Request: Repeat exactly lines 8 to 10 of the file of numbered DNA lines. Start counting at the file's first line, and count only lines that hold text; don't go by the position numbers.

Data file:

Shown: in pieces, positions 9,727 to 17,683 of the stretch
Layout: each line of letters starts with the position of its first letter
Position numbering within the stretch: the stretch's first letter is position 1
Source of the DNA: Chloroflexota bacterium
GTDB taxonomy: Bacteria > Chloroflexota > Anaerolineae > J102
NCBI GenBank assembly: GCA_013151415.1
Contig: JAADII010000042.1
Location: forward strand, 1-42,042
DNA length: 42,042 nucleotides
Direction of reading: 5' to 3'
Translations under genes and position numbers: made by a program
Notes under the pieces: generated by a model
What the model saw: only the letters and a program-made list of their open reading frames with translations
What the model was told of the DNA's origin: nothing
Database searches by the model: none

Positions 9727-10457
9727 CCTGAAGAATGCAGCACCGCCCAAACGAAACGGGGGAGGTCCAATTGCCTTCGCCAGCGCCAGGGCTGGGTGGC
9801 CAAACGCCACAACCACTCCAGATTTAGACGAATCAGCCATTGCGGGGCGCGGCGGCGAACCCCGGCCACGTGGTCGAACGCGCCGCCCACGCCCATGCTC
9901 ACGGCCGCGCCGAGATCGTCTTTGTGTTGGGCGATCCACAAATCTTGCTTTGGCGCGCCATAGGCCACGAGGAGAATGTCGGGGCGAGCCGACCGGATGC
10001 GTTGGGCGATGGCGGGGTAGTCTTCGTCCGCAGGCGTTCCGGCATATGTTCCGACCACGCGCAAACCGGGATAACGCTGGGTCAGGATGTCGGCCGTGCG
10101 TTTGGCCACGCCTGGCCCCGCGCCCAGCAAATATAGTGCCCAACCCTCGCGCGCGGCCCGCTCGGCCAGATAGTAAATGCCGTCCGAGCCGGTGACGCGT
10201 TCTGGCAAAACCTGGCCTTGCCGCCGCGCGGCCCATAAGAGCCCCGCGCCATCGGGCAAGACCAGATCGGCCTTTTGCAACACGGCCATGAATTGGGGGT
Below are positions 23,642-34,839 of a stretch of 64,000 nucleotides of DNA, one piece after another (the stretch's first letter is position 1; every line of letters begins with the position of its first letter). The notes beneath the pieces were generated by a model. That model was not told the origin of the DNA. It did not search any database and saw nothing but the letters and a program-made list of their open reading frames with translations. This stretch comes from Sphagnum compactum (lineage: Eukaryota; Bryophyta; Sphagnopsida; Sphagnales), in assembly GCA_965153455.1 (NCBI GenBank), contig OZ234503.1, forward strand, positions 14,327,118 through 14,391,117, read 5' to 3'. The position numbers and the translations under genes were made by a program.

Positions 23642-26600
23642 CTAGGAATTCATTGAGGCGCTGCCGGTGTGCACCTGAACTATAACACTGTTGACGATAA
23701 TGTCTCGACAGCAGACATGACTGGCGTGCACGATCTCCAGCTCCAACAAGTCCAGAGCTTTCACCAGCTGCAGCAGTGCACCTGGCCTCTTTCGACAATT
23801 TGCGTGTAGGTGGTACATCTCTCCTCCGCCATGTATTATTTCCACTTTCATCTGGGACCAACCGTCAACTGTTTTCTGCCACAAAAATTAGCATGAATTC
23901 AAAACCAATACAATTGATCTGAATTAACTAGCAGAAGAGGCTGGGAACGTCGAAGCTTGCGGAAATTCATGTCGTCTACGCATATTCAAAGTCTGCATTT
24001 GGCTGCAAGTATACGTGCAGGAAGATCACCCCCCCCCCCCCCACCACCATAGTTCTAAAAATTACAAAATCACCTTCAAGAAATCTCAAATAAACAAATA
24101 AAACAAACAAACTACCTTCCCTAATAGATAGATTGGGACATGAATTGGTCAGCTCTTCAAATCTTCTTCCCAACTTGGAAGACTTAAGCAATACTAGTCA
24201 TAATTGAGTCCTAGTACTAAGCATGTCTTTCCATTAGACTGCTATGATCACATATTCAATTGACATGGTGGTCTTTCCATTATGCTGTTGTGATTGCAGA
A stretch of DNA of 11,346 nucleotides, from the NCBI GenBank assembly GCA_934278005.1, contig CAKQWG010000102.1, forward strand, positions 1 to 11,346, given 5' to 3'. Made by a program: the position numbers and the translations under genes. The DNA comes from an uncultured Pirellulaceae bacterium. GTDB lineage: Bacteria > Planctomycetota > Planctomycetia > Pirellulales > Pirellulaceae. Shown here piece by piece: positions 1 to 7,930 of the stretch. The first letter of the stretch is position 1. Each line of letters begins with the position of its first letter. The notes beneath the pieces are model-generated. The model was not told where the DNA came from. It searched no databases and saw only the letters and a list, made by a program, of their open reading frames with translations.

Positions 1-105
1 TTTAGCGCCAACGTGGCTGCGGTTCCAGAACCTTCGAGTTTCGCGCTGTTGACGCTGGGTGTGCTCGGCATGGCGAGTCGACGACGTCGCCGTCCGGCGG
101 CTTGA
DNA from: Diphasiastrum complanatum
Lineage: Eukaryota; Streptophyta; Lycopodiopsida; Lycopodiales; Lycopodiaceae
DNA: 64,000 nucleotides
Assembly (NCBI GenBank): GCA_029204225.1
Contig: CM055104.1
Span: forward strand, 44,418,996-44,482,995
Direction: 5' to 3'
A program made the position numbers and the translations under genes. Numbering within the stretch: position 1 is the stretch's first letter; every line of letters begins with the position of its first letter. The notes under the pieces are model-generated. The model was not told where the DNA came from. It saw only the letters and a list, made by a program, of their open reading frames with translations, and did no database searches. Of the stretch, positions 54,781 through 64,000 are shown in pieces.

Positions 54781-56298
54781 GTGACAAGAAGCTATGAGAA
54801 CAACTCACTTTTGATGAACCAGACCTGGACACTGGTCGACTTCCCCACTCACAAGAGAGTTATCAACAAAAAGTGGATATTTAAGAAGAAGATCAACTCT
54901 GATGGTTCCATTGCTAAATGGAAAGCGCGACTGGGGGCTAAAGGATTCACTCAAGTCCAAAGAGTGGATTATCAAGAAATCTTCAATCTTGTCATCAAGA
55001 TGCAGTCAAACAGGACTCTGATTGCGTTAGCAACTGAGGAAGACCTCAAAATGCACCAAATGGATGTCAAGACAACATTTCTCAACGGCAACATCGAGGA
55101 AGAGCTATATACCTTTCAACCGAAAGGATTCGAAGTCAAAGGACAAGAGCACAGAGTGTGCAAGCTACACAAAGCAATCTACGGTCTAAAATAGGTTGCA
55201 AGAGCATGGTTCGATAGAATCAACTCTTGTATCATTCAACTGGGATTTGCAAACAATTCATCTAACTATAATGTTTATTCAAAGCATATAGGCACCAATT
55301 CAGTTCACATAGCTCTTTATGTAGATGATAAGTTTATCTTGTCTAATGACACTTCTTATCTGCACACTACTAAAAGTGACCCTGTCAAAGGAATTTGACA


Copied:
Location: forward strand, 1-42,042
DNA length: 42,042 nucleotides
Direction of reading: 5' to 3'